Disciples aren’t perfect – certainly the tax-collector was not – but disciples are open to conversion, open to a true change in their lives that allows the mercy of God to make them a new creation.  Disciples think of everything in terms of their walk with Christ and living the Gospel.  They do it every day, not just Sunday.  When a decision needs to be made at work, they think about Jesus’ example and how the decision might affect others.  When deciding where to spend their family’s resources, they think about the good they are called to do.  When working through a relationship issue, they think about where God is in that relationship and direct their energies in that way.  Disciples see themselves first and foremost as sons and daughters of God, and everything else in their lives falls in line with that identification.  They may not be perfect, but they are open to being perfected.

Disciples find themselves in the Church, receiving the Sacraments the Church offers them in order to perfect their lives of faith.  They receive the mercy of God in sacramental confession, and they live on the strength of God by receiving God’s Word and the Body and Blood of our Lord at Mass.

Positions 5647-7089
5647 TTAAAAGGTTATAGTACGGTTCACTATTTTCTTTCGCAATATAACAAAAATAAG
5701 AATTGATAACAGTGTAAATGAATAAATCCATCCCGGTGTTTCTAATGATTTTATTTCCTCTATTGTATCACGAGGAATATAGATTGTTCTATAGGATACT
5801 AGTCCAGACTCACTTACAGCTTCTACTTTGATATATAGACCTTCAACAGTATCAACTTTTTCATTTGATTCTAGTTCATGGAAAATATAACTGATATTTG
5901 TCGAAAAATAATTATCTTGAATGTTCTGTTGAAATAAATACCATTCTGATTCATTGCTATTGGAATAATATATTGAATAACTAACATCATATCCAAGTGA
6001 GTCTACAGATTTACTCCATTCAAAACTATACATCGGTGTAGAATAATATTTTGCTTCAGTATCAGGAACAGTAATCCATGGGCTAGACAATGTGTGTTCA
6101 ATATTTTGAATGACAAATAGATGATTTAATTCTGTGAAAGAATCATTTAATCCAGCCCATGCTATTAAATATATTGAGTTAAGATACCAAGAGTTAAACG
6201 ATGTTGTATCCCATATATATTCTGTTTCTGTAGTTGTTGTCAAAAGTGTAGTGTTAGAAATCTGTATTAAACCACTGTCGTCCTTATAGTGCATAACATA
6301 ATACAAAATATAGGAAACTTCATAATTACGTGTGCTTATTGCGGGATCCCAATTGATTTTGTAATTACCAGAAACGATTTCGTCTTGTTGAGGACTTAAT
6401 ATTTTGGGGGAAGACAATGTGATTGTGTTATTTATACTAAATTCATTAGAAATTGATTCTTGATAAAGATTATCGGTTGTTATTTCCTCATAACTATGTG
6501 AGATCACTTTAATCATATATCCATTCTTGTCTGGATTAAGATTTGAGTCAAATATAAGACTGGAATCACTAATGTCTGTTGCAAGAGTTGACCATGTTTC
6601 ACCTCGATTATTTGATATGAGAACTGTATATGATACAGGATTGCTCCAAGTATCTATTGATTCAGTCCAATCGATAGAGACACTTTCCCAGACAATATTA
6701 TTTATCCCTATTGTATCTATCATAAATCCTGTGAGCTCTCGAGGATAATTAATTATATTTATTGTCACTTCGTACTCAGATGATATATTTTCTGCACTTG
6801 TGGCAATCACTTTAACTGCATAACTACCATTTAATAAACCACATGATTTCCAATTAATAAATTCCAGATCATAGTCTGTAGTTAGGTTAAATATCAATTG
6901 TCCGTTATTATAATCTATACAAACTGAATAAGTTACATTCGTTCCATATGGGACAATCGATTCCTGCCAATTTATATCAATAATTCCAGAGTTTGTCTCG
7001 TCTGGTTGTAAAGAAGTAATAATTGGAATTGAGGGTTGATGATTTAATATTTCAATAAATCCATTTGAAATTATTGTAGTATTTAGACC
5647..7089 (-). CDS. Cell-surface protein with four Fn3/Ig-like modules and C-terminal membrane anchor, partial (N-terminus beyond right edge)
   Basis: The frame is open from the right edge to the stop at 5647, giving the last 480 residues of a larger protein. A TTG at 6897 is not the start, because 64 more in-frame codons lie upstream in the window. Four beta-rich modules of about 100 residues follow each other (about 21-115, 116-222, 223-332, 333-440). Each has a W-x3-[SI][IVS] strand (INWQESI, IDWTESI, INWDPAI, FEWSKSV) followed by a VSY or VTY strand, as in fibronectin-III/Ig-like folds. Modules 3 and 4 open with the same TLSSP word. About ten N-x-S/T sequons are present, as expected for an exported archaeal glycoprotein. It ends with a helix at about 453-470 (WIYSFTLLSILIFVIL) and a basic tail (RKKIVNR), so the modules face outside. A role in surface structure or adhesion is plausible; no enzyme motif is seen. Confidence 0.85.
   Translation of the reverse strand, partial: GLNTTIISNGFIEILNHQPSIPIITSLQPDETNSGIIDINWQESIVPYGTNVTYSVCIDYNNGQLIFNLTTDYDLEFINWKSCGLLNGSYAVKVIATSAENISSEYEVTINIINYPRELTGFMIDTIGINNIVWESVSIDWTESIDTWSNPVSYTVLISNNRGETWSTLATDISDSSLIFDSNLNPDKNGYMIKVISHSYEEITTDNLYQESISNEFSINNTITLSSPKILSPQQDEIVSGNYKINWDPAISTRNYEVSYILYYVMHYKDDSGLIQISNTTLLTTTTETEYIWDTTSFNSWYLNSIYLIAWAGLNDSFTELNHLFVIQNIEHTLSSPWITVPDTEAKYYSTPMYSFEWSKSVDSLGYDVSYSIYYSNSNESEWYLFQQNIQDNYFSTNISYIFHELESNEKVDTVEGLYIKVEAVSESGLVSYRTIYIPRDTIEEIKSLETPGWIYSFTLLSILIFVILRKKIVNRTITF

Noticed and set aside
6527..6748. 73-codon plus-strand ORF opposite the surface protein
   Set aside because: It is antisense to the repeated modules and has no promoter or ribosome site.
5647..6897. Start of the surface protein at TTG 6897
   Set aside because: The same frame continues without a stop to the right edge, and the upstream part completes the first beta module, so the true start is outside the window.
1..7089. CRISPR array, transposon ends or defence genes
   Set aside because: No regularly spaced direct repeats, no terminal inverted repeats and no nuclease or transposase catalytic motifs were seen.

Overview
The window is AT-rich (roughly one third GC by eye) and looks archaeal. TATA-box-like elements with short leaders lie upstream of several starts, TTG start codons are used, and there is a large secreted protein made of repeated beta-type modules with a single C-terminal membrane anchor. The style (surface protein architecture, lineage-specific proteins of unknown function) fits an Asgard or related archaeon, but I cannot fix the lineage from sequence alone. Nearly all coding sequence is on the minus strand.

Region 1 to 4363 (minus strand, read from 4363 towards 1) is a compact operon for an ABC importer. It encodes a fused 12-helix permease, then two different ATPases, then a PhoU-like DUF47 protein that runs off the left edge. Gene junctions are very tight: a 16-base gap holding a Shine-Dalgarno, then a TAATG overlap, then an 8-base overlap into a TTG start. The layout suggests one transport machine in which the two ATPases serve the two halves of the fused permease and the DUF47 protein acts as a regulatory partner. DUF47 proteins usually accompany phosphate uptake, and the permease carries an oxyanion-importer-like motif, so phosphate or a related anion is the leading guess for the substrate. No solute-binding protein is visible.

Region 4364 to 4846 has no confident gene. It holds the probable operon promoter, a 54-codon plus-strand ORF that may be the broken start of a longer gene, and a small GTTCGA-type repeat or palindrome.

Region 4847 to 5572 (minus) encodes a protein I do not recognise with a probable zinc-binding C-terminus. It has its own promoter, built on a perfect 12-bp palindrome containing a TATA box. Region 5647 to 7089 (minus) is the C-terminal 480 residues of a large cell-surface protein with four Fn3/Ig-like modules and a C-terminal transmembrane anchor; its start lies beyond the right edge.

Just like the Pharisee and the tax collector, we have come to this holy place to pray today. What is our prayer like? Are there sins that have become a pattern for us? Do we have addictions that need to be worked out? Have we failed in some way in our daily life? What dark corners of our lives desperately need God’s light and God’s mercy? In what ways do we need a Savior? Have we asked for God’s mercy, or have we been like the Pharisee, asking for nothing and receiving exactly that?

I want to give you the opportunity to pray with this today…

Pray the tax collector’s prayer after me: “O God, be merciful to me, a sinner.”

Saturday of the Twenty-ninth Week of Ordinary Time

Today’s readings

Sin is exhausting.  Just like the barren tree was exhausting the soil.  Anyone who has struggled with sin, or a pattern of sin, in his or her life can tell you that.  Those who have been dragged down by any kind of addiction or who have tried to work on a character flaw or striven to expel any kind of vice from their lives often relate how exhausting the sin can be. Sin saps our spiritual energy, weakens our resolve to do good, and causes us to turn away in shame from family, friends, and all those whose spiritual companionship we need in order to grow as Christian men and women and flourish in the world.  That goes all the way back to Adam and Eve, who suddenly became aware of and ashamed of their nakedness in the Garden of Eden, and to Saint Paul who prayed over and over to get rid of his “thorn in the flesh. ” So when we are exhausted by sin, we should not be surprised.  That’s just the way sin works.